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Security Forces in Violent Crackdown as Protests Grow Across Kurdistan

October 13, 2022
Akhtar Safi
4 min read
There were fierce clashes in several neighborhoods of Saqqez including Karimabad, Silo, Baharestan Bala and other main areas and squares.
There were fierce clashes in several neighborhoods of Saqqez including Karimabad, Silo, Baharestan Bala and other main areas and squares.

Security forces have met a wave of strikes and protests across Iranian Kurdistan with a swift and lethal display of force which has left at least seven dead, according to human rights groups.

Hengaw, which reports on Iran's Kurdish regions, said protesters in 10 cities had confronted "security forces' intense violence" on Wednesday night.

Direct fire had killed two protesters in the city of Kermanshah, Hengaw said. It posted a picture of the body of an 18-year-old man it said was one of the dead. Footage from the city late Wednesday showed a fire burning in the road. "Kermanshah is hell, it's war, it's war," a voice can be heard saying.

Three members of the security forces were also killed in Kermanshah and around 40 more injured, according to Hengaw.

Heavily armed Revolutionary Guards patrolled the streets of Kurdish towns Thursday afternoon.

Iran's Kurds are part of an ethnic minority spread between several regional states whose autonomy aspirations have also led to conflicts with authorities in Iraq, Syria and Turkey. 

Traders shuttered shops Wednesday and people took to the streets in several towns and cities across the province, including Sanandaj, Saqqez, Bukan, and Marivan. Traders defied pressure from the armed forces and kept their shops shuttered throughout Wednesday.

Heavily armed columns of military vehicles were seen patrolling the streets. However, defiant protesters continued to gather and took control of many neighborhoods following violent clashes with security forces.

There were fierce clashes in several neighborhoods of Saqqez including Karimabad, Silo, Baharestan Bala and other main areas and squares.

"Smoke covered the whole city. In different neighbourhoods, people blocked the main roads, and the sound of heavy gunfire was unstoppable. There is the constant sound of explosions," IranWire’s correspondent reported.

"The intensity of protests in Saqqez has not only not decreased but is intensifying every day. If earlier there were protests in the main squares of the city, now it has spread to all neighborhoods. People are being chased by the security forces everywhere," our reporter noted.

Meanwhile Sanandaj has been the scene of fierce clashes between security forces and protesters over the past few days. It is the provincial capital of Kurdistan province and hometown of Mahsa Amini, whose death in police custody last month sparked the nationwide protests.

"Previously, special forces had only had a presence in the squares and main roads, but today the IRGC forces were present in all neighborhoods in greater numbers. It can be said that there is an armed man every five metres,” our reporter told IranWire.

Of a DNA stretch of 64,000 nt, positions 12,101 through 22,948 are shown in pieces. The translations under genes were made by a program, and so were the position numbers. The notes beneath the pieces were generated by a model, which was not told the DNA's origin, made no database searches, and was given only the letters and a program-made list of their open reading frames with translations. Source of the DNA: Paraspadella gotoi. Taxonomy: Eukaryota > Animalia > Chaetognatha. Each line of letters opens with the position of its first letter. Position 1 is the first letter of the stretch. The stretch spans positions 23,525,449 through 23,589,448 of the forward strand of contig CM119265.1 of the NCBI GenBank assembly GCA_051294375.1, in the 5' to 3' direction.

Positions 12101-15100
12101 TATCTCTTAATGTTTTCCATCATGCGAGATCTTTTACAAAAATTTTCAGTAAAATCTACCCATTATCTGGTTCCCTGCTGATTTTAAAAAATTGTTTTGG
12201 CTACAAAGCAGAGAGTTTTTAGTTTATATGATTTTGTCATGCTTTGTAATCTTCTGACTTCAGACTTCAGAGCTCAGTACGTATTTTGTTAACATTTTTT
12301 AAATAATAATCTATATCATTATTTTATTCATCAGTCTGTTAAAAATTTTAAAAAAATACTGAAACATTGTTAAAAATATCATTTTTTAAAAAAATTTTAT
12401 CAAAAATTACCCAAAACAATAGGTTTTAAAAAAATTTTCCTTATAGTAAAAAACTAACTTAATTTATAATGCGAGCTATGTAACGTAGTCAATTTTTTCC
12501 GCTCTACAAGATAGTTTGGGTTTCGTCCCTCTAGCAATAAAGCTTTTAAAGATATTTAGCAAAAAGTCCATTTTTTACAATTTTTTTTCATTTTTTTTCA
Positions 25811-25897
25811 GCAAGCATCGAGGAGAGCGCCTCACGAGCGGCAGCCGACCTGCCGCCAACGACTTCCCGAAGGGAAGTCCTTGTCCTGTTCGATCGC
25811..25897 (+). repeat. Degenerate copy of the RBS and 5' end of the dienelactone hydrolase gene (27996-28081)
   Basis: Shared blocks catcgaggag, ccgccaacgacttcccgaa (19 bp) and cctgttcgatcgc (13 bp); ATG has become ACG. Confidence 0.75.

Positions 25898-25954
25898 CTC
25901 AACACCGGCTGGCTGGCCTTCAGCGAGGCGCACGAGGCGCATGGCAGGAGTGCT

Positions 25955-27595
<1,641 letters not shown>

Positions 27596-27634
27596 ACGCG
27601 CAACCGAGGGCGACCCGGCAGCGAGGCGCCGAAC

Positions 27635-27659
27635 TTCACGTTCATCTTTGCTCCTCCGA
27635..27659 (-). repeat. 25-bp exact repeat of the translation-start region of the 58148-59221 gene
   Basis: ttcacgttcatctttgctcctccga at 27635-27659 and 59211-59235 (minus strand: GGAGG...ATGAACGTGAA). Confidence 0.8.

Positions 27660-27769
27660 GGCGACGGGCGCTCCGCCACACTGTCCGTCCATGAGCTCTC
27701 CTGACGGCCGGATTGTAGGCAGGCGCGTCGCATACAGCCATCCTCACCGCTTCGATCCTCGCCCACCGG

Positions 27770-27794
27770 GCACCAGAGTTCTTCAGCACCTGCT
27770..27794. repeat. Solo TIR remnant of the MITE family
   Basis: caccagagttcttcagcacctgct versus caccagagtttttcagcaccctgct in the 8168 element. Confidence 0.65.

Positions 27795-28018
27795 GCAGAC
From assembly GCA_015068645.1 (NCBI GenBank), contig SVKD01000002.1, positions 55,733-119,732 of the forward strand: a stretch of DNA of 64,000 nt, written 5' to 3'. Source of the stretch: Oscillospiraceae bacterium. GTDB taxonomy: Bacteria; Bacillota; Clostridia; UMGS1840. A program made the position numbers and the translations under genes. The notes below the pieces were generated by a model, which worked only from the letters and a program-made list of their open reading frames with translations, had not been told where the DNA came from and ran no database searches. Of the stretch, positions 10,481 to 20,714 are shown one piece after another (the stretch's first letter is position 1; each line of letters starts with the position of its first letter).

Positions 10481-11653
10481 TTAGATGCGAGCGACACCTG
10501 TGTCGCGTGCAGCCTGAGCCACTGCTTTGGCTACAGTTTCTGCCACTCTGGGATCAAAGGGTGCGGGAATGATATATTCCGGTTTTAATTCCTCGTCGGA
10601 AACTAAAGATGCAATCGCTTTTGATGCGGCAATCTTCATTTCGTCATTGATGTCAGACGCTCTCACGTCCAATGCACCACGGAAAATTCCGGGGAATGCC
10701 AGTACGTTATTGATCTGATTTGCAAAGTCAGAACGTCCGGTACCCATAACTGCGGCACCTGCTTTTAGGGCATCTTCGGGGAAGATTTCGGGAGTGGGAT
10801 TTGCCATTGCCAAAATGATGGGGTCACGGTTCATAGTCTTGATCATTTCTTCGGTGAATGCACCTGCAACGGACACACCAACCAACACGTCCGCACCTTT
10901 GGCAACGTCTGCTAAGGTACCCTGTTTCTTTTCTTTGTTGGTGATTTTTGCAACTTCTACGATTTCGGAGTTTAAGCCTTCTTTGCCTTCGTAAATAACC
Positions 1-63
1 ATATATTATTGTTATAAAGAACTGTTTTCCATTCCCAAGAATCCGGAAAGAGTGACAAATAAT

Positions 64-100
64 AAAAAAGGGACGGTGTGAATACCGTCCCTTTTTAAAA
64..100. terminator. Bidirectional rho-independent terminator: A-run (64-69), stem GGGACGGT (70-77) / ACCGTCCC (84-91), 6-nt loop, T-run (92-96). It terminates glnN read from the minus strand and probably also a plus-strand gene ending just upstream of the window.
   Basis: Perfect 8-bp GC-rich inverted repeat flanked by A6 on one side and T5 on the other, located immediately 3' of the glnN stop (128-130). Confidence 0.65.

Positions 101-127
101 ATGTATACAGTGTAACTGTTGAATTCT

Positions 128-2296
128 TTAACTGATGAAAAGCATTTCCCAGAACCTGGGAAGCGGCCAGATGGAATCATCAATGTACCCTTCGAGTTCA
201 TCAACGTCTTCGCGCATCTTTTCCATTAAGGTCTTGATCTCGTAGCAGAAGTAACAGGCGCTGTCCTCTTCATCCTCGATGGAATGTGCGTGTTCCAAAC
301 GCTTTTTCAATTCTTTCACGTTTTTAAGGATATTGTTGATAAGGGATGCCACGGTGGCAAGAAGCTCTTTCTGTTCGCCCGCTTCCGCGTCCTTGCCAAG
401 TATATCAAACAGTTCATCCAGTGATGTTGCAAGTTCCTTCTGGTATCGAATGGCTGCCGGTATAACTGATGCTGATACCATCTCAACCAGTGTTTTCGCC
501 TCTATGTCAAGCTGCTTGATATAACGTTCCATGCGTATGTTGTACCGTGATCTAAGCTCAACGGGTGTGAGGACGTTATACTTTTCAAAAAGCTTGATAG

“What is happening in Kurdistan cannot be compared to anywhere else. Since the burial of Mehsa Amini in Saqqez, people in the provincial capital of Sanandaj have been chanting 'Saqqez is not alone, Sanandaj supports you."

Reports indicate that police stormed the houses of people who had been involved in street protests over recent days. Police broke windows and caused terror in a residential neighbourhood. They have also arrested young men from at least five households. 

The number of casualties is not known. Hospital employees refuse to provide numbers and names of the injured. "Cell phones may be under surveillance," a medic in the city told IranWire.  Many who were injured during the violent protests chose not to go to hospital, fearing arrest.

Gathering information about the demonstrations remains difficult amid severe internet restrictions in every town in Kurdistan province. The flow of information is made worse by the arrest of at least 40 journalists in the country, according to the Committee to Protect Journalists.

The Council of Oil Contract Workers announced that more than 4,000 workers were striking, cutting oil production on the Persian Gulf coast. The second phase of Abadan refinery and several companies were also hit by the action. Workers of Asaluyeh petrochemical sites in southern Bushehr city refused to return to work.  

Videos shared on social media from the capital, Tehran, and elsewhere, show university and high school students demonstrating and chanting, with some women and girls marching through the streets without headscarves.

The demonstrations represent one of the biggest challenges to Iran's theocracy since the 2009 Green Movement protests. 

Numerous videos show riot police violently beating and arresting unarmed civilians. 

This week the death toll in the protests passed 200, including dozens of minors, a Norway-based human rights organization said Wednesday. 

"According to information obtained by Iran Human Rights, the number of protesters killed by security forces has risen to at least 201 people," Iran Human Rights said in a statement. "Of those, 23 were under 18 years of age, but not all have been verified through documentary evidence."



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